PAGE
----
Remaining within the topic “wetlands” and “transborder development” I come across more and more lack of sense in some development plans within this need of quick and productive development. I do understand development needs, I am an active supporter of relevant development, as I see the sense in having big investments in products like electric energy, for human settlements in East Africa and elsewhere.
But if we would redraw the borders of a nation as, for example, the peoples served by the same source of water, same forest or same ocean front, will we then become more mindful of each other?
The line between having an opportunity and being greedy has been erased by economic benefits. In the case of Lake Turkana, Ethiopia will produce electric energy, cotton and sugar that will be exported to Kenya. Kenya will pay for all these in cash and something extra – about 20 meters decrease in the lake`s water.
But haven`t we already seen lakes and seas turn into desert? And for how long will we still call hydro power “green” if it continues disturbing ecosystems and affect communities reliant on waters? Seriously, don`t we have sufficient sun in Africa to get solar powered?
“Lake Turkana is the world’s largest desert lake, a World Heritage site, and livelihood source to at least 300,000 indigenous peoples in Kenya. Hydropower and irrigation developments underway on the Omo River, upstream in Ethiopia, portend ecological collapse of the lake and fisheries, and threaten the delicate survival means of already resource-scarce communities.
The Gibe III Dam is the third of five planned hydroelectric dams on the Omo River in Ethiopia. Gibe III will be one of the tallest dams in Africa and was designed to produce 1,870 megawatts (MW) of hydropower per year. As much as 900 MW will be exported, of which 500 MW will go to Kenya. The dam will also enable significant amounts of water to be abstracted from the river to irrigate large sugarcane and cotton plantation. The total planned irrigated land area is almost equal to the entirety of the current irrigated area in Kenya, and these crops are highly water-intensive.
Lake Turkana gets approximately 90% of its inflow from the Omo River. Studies by an independent water resources expert have shown that with up to half of this inflow being abstracted for irrigation, the lake level will drop by over 20 metres; while its current average depth is ~30 metres. The consequences from this drop will be catastrophic for Lake Turkana’s delicate ecosystem and the lives of 300,000 people who depend on it, in addition to having far-reaching environmental, social, and economic impacts.
Ethiopian and international law requires that a comprehensive, transparent and internationally verifiable environmental and social impact assessment (ESIA) is carried out for any proposed development activity prior to approval. The Ethiopian Electric Power Corporation (EEPCO) released an ESIA three years after dam construction began. This ESIA was not independent and did not consider downstream effects of the commercial plantations, nor of the planned Gibe IV and V dams, while impacts on Lake Turkana were ignored.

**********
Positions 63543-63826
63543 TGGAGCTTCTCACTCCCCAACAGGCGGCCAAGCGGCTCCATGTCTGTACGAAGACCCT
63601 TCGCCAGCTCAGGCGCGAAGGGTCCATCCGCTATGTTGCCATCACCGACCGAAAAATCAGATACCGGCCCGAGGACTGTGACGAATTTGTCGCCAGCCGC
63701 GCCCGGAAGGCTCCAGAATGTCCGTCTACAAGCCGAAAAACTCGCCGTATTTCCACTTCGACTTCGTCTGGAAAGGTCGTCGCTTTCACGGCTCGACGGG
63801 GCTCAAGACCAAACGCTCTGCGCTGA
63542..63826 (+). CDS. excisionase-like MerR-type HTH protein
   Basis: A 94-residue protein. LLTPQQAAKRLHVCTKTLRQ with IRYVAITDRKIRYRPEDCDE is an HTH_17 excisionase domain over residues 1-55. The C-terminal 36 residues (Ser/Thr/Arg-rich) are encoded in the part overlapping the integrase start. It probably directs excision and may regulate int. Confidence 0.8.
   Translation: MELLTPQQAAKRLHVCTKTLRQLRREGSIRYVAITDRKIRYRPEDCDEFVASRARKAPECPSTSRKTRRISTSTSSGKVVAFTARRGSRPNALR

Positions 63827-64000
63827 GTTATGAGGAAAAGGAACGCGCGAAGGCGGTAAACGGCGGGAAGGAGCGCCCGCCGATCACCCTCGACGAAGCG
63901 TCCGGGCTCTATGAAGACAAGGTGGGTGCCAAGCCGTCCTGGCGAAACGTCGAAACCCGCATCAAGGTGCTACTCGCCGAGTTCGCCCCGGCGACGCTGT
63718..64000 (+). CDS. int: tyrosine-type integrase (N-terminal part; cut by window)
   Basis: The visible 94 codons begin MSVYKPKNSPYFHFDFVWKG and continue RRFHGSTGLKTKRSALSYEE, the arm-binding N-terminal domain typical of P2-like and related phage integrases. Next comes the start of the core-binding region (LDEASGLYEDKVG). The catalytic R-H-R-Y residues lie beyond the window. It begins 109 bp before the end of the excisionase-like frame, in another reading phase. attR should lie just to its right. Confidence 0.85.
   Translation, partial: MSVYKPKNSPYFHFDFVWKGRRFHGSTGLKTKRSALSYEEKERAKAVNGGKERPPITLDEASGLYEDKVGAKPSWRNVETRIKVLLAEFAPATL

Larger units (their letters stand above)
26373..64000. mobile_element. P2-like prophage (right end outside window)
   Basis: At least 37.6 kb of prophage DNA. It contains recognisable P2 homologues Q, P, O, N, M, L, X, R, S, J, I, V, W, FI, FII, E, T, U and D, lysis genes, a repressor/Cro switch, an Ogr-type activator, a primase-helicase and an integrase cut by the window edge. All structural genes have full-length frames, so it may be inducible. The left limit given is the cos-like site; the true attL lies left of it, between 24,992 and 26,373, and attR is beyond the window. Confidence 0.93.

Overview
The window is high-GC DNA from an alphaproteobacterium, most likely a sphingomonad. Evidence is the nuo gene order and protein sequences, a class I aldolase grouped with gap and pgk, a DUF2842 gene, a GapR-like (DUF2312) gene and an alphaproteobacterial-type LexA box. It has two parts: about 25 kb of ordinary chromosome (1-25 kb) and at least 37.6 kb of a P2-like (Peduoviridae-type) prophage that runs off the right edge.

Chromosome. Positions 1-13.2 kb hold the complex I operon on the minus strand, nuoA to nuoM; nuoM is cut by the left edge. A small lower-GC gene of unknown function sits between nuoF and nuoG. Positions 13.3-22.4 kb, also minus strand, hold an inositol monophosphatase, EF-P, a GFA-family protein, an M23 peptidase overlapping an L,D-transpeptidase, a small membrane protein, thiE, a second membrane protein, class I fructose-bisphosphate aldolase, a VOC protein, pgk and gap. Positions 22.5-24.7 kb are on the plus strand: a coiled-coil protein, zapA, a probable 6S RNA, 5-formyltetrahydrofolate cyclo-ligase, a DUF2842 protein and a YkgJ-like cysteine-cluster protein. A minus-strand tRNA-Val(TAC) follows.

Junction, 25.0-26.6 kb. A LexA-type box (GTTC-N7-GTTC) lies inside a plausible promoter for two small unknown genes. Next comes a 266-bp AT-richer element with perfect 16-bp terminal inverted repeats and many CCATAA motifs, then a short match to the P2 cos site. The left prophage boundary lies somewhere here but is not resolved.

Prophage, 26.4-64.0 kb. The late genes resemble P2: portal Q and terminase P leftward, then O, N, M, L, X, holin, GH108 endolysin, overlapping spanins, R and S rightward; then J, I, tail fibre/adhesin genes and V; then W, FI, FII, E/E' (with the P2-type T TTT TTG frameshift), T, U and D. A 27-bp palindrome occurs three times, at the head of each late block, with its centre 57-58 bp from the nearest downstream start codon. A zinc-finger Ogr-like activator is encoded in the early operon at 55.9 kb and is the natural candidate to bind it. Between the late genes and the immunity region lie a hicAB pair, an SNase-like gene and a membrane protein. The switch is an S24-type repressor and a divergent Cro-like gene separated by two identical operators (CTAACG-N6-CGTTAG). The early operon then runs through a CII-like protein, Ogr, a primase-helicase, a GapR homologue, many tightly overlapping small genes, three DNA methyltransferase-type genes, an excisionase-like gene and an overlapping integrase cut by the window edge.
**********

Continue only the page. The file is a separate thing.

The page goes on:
In 2010, after carrying out preliminary evaluations, the African Development Bank (AfDB) and the EIB (European Investment Bank) noted the severe human rights abuses in this process and withdrew considerations for funding Gibe III. Apart from investments directly from the Ethiopian government, the only known outside investors are the Industrial and Commercial Bank of China (ICBC) and the World Bank.
All community members are opposed to the dam and irrigated plantations, as it will deprive them of their livelihoods and lead to increased famine, conflict, and death. Suggestions for action range from using force to stop the dam, the Kenyan government standing up for the people of Turkana and Marsabit, engaging the Ethiopian government, donor withdrawal of funding, compensation for the affected communities, and finding alternative sources of green energy. Their messages to the Kenyan and Ethiopian governments and the international community reflect their despair, and feelings of helplessness, anger, and betrayal.”
from “Come and Count our Bones” by Narissa Allibhai, International Rivers Consultant, January 2015
In my past years of development work I have researched, witnessed and supported many great solutions for sustainable development including basic services, food security and economic productivity that do not harm the environment. If we scale up and duplicate projects, lets`s do that with the good examples.
Is 2016, and we run concepts from circular economy, to permaculture, solar powered electric energy, we are even allowed to talk about brother Tesla and his theories on producing wireless electric energy. How come we still vote for destruction of our own environment?
I wish in a generation of mindful developers.
I wish in a generation that is taught to link where the resources come from and their real cost.
I wish in a generation that is reading more, questioning more, researching more, watching less TV and more independent documentaries.
I wish in a generation that is part of nature, not against it.